The California age discrimination lawsuit against tech-giant Google may soon grow exponentially. A federal judge in San Jose recently approved the case’s collective action status. That means certain software engineers over the age of 40 rejected for Google jobs following an in-person interview over the last two years are now able to join the lawsuit. That could mean thousands of additional plaintiffs will be eligible to join the action.
In an artful, 17-page opinion, Judge Beth Labson Freeman posed the question, “How does age factor into one’s Googleyness?” At the heart of the case, plaintiffs seek to expose Google’s hiring practice and larger corporate culture as one that puts a prime value on youth, and considers age a detriment (as opposed to an asset with the benefit of experience).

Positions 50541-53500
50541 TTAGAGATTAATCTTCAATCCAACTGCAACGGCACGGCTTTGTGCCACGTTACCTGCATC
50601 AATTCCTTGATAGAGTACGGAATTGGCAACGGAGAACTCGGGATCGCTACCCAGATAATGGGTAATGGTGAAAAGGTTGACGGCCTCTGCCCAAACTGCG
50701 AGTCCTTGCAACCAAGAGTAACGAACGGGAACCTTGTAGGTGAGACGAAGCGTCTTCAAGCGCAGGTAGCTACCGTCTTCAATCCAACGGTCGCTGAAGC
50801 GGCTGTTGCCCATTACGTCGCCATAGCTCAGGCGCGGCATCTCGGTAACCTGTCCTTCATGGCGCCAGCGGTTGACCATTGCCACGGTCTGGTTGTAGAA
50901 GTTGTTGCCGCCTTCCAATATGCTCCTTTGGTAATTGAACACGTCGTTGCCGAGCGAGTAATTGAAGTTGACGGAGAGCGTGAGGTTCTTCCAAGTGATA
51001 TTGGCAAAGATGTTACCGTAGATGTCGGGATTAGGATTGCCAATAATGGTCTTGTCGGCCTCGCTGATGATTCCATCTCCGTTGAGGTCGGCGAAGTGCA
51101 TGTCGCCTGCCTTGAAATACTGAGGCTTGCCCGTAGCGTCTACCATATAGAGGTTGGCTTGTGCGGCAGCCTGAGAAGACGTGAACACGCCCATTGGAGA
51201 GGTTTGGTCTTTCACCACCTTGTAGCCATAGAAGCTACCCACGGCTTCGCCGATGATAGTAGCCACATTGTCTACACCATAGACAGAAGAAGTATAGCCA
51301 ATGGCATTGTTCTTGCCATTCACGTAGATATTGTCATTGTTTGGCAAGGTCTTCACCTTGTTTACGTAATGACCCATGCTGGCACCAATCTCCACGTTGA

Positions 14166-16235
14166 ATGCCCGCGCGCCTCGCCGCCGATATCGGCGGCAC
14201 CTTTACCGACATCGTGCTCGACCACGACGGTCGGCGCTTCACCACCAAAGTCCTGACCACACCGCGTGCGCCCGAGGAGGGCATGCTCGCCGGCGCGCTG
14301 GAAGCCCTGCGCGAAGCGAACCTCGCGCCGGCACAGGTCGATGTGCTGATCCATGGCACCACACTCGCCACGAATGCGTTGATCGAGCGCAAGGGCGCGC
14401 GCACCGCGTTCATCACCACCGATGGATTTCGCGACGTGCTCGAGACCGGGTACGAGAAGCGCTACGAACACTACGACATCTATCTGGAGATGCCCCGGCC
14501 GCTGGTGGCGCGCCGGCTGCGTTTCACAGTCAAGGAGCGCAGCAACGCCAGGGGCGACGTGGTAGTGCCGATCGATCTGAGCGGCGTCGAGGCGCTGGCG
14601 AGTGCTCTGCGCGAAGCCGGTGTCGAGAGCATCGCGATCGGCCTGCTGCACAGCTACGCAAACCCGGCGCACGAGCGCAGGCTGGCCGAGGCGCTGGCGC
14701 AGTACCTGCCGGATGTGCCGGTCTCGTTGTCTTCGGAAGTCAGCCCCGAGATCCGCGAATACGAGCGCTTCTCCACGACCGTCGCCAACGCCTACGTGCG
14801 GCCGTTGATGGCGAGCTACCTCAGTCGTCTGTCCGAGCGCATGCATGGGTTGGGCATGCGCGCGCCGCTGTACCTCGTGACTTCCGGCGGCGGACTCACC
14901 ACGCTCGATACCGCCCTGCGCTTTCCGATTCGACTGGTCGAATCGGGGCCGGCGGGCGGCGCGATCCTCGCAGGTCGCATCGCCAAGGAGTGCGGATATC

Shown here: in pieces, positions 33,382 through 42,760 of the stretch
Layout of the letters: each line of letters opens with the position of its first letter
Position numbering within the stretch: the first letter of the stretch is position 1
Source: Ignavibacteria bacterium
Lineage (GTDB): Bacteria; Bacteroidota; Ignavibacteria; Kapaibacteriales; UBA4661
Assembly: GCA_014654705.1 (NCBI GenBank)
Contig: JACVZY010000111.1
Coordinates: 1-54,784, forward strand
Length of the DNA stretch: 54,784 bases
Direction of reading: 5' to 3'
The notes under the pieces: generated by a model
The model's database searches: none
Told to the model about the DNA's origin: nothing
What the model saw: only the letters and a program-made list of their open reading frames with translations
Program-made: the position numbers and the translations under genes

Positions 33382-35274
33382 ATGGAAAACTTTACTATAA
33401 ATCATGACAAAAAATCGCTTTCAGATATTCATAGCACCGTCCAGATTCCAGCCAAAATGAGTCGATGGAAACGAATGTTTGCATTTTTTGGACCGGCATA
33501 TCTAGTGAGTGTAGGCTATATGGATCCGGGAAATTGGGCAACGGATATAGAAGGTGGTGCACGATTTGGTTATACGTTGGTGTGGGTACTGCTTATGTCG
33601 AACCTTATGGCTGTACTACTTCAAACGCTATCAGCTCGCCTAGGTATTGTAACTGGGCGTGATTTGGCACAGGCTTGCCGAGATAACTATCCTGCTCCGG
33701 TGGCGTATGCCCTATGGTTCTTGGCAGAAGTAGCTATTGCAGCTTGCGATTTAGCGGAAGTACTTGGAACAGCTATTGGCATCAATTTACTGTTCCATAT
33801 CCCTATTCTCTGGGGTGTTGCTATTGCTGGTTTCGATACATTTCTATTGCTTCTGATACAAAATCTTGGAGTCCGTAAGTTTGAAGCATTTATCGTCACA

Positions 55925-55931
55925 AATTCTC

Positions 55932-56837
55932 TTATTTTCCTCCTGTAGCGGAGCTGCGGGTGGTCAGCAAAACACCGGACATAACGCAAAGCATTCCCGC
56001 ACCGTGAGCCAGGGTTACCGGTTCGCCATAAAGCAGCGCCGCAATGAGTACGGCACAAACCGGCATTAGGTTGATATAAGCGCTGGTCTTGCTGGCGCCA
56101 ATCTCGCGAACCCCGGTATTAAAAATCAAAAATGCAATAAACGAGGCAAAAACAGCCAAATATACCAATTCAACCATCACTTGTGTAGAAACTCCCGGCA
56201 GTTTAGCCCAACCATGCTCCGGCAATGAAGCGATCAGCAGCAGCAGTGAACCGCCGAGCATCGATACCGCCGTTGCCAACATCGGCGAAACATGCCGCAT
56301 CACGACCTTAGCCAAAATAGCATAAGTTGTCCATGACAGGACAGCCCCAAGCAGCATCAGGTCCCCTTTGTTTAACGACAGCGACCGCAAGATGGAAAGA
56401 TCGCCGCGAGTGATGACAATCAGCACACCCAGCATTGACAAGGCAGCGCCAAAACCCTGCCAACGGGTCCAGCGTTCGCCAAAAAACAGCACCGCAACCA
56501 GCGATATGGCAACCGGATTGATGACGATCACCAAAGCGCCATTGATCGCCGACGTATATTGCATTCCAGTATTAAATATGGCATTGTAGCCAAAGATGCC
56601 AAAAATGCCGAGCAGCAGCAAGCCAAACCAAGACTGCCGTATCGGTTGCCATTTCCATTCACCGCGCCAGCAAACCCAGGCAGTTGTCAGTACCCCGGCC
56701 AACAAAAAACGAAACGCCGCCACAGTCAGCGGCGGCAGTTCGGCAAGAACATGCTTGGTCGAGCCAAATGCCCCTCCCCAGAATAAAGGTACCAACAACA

The age discrimination lawsuit was filed by two former job applicants who were both over 50 when they were turned down for positions at the firm. One woman, a programmer, was brought in for in-person interviews on four separate occasions, and rejected each time. The second plaintiff was interviewed by phone, but was not brought in for an in-person interview. Freeman imposed a limitation on the class of people to those who had an in-person interview. That still means thousands may potentially join this action. Continue Reading ›